Listening to Jon Meacham made me want to review Stephen Skowronek’s book that I read a number of years ago for a workshop.  Skowronek combined and revised five individually presented essays (written from the early 1980s to 2006) into this 2008 volume entitled Presidential Leadership in Political Time.  His basic thesis about political time reduces personality and style as secondary factors in defining a presidency and rather focuses the study of presidential leadership on “what its capacities are and how it operates in political circumstances variously configured” (xi).  While Presidents obviously exist in different historical times, Skowronek argues there are parallel moments in political time, which he defines as:

“the medium through which presidents encounter received commitments of ideology and interests and claim authority to intervene in their development.  Political time has a narrative structure.  Presidents bid for authority by reckoning with the work of their predecessors, locating their rise to power within the recent course of political events, and addressing the political expectations that attend their intervention in these affairs” (18).

Skowronek also explains in this first chapter of the book (“The Presidency in American Political Development: A Third Look”) that there have been numerous attempts to study the presidency in American political development:

  1. During the Progressive era around the turn of the 20th century, people looked to the presidency as the branch of the federal government best suited to serve the needs of the people.
  2. In the wake of the Vietnam War and the Watergate investigations, scholars began identifying the modern presidency as the “imperial presidency” (a phrase first used by Arthur Schlesinger, Jr.).  This period of disillusionment swung the pendulum back to Congress as the body most capable of reining in excessive power and moving the democracy forward.
  3. Skowronek’s third look at the presidency takes this form:

“It attends to the peculiar ways in which the presidency operates politically, to the different sorts of political contests it sets up over time, and to their typical political effects.  It offers thereby some insight into the sequence of political change unfolding in our time” (5).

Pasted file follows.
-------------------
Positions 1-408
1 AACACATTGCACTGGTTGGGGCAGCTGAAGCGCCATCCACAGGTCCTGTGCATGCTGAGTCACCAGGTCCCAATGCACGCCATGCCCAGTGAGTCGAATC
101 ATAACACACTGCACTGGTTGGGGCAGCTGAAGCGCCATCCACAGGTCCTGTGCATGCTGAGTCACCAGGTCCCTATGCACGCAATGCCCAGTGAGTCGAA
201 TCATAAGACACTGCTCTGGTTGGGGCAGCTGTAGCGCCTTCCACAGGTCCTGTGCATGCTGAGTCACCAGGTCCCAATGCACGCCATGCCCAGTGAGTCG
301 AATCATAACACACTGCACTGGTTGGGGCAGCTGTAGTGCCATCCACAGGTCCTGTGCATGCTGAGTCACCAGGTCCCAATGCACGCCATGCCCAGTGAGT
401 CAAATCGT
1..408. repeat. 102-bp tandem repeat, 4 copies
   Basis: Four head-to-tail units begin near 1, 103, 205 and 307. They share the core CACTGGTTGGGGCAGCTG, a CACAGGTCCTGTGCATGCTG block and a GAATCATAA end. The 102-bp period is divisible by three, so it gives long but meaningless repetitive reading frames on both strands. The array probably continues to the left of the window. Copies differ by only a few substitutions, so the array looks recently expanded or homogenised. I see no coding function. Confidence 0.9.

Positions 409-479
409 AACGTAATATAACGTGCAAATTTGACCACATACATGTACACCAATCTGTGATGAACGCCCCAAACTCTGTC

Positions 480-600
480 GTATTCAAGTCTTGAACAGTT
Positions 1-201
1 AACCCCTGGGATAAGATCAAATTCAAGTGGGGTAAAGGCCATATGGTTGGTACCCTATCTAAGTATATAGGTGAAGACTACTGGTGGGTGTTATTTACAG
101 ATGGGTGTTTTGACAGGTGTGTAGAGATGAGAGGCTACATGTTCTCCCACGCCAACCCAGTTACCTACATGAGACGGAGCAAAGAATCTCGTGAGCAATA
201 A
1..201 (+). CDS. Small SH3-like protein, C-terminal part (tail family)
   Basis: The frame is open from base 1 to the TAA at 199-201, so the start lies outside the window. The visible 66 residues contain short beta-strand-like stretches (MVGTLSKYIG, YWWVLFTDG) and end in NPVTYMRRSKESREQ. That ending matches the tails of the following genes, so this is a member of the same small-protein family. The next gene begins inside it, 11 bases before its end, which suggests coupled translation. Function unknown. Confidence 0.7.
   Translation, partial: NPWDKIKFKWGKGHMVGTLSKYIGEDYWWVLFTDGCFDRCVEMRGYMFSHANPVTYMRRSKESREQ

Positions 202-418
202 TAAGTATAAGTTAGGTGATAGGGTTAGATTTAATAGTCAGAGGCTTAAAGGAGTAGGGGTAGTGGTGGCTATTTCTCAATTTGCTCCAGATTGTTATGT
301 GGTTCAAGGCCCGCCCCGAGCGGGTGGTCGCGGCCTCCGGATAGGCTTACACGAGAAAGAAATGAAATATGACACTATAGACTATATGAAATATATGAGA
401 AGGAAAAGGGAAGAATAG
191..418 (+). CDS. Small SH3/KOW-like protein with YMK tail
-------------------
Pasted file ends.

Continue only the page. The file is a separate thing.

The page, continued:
The third essay (“The Politics of Leadership at the End of the Twentieth Century”) provides an analysis of the structures of political authority.  Skowronek identified the political configurations of these structures based on whether the president is affiliated with or opposed to the “dominant ideological and programmatic commitments of the era” and whether the commitments of the regime at the time of the president’s rise to power are vulnerable or continue to hold out “credible solutions to the problems of the day” (85).

Among recent presidents, Skowronek identified Jimmy Carter for the politics of disjunction, Ronald Reagan for the politics of reconstruction, George H.W. Bush for the politics of articulation, and Bill Clinton for the politics of preemption.

  • Affiliation with a vulnerable regime leads to an “impossible leadership situation” because the president can neither repudiate nor embrace their political inheritance, thereby tending “to plunge the nation deep into a crisis of political legitimacy” (90).
  • Candidates who oppose vulnerable incumbents set themselves up for what Skowronek identifies as “the situation that has traditionally proven the most favorable to political mastery in the American presidency” (93).  These are the great repudiators.
  • Presidents who come to power affiliated with a resilient regime tend to become orthodox innovators, “pledged to continue work on an agenda that was his rightful inheritance” (99).
  • Preemptive leaders “are far less beholden to their political allies than are orthodox innovators or late-regime affiliates, far less constrained by standards of doctrinal purity or by the expectation of acting in ways consistent with established part priorities.  What sets preemptive leadership apart is just this: It is not designed to establish, uphold, or salvage any political orthodoxy; it is an unabashedly mongrel vision, an aggressive critique of the prevailing categories and a bold bid to mix then up” (106).

 

 

 

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